Monday, February 07, 2011

Last one on the roads can turn off the lights

In a head-scratching move some counties have decided to switch off the lights on sections of the motorway at off-peak hours; or in some instances reduce the light levels on non-motorway stretches at the same time. All part of the 'must save money' mentality. The other cost -

“On urban main roads, with mainly a traffic function, a reduction in accidents involving injuries of approximately 30% can be expected at night following an improvement in the lighting from very bad to good”
Admittedly that's from very bad to good and not the other way around, but one can infer a possible connection.

Now I moan and rant about the road network a lot, I'm sorry, but I hope that when I do so I offer suggestions that in my own opinion might be beneficial - I do try to be constructive. With that in mind...

It would be easy to simply declare those that work on our roads as idiots or morons; they're not - what does seem to be the problem is a reluctance to utilise new technologies on the roads themselves and I suspect that's down to budgetary constraints imposed upon them.

Take a look at a road - a new motorway for instance. In terms of innovation we have road markings, street lighting and cat's eyes (if you're very lucky the ultra high tech coloured cat's eyes.... woo advanced!) other than that it's pretty much remained the same for about 100 years. What are these improvements for and how do they work?

To begin a small diversion is required into the nature of light - light is generated by a source 'hits' an object and is reflected; if the reflected path intersects our eyes we get to see the object. As we want to be able to see the road it would at first glance make sense if it were reflective. However said surface also needs to operate during daylight and too reflective means too much light and dazzle. Therefore against common sense the road surface needs to be dull.

Making the road dull however throws up the problem that it can't be seen in low light conditions; sure you have headlights on a car but consider the path taken by the light. The light comes from your direction, hits the road and is reflected away from you. As such the road can't be smooth it has to be rough to allow some of the light to scatter back to the source.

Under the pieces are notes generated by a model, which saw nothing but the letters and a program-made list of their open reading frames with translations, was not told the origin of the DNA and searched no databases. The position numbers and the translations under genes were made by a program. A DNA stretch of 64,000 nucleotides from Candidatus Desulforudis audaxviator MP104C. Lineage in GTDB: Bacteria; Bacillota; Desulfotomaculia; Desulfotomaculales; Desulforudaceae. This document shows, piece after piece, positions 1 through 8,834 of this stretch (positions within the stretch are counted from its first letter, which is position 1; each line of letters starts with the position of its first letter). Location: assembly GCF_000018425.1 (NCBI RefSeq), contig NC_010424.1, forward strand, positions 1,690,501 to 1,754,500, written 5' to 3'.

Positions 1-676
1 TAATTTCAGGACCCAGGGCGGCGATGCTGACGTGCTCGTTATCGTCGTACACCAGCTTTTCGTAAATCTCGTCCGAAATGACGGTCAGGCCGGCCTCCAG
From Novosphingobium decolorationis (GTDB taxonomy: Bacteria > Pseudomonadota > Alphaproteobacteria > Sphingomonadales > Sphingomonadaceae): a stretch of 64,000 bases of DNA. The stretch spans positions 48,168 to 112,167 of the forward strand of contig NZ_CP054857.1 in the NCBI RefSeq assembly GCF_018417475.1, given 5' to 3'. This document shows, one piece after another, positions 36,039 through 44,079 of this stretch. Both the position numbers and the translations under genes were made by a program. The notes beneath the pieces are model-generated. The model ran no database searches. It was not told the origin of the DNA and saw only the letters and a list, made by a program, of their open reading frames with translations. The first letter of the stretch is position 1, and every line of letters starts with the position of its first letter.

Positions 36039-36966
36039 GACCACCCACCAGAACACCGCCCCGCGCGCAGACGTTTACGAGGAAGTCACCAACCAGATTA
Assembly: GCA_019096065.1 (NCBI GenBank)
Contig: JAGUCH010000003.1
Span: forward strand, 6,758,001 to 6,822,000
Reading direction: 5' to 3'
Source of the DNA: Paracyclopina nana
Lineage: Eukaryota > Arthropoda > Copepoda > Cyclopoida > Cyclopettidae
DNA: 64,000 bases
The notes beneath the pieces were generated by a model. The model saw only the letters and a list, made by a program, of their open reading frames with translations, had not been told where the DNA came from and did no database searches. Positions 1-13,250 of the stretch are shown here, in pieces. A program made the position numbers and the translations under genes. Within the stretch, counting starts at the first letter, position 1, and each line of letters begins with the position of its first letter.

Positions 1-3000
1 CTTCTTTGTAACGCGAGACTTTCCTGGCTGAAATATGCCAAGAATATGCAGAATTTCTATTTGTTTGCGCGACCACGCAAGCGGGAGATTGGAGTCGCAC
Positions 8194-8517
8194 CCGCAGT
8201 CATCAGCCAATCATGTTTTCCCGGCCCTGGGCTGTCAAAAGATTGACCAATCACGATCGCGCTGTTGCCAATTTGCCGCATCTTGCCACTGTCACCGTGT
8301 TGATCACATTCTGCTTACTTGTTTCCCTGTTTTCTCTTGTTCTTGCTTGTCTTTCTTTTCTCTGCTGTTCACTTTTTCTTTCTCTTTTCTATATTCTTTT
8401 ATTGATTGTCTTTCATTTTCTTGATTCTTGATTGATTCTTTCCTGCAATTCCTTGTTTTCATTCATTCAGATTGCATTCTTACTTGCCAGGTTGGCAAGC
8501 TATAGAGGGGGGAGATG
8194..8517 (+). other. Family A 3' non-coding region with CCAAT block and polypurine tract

As an aid to this we have cat's eyes that are designed to reflect light back; to an extent we also have road markings painted white to throw back some of that light and on some stretches street lighting to produce an ambient multi-reflectional source on the road.

Hopefully from this it can be seen that in order to keep dazzle low during the day something needs to be done to allow the road to be seen at night. To that end I make these suggestions -

Mica chipped kerb stones. A white line down the edge is fine but it shares the gutter which gets muddy. Combine that with kerb stones and any pavements being only a minor shade difference in colour to the road surface and it disappears at night. 'Glittery' kerbs won't produce much dazzle during the day but due to the scattered nature of the mica chips embedded will reflect headlights back towards the vehicle.

Cat's eyes. They're great and it's taken long enough to redesign them so they're both self-cleaning (without having to run over them) and in colours. The flaw lies in their placement in the middle of the road it works provided there's no other vehicle coming the other way and that they're clean enough to be seen. Instead of a painted white line divider (which gets worn away anyway) embed a set of low angle reflectors down the middle of the road. Repeat using coloured ones at every junction - a junction you can pull into green an exit red. This has already been done in places, but it needs to become more wide-spread.

Street lights - the biggy. Some activists are happy about the proposed switch off due to light pollution however this is a case of cutting off one's nose to spite one's face. What is required is tighter lights. Recall that light reflects from the road surface. Fit a street light directly above a road and point it straight down and the majority of light will reflect straight back up again; not only is this bad in terms of 'pollution' but it doesn't help the users of the road. So double-headed blinkered angle lights such that the majority of light falls at an angle on the road. With more light going in the right direction intensity can be reduced which cuts back on pollution both light and energy generation related.

Slightly off the topic from lighting - porous roads. Water forming on their surface is the best demonstration of why we don't want reflective road surfaces. Porous road surfaces exist they're just expensive

So there we have it - mica kerbs, cat's eye sets and angled lights. Short term expense for long term gain that would not only make our roads safer, but could reduce the energy costs on lighting.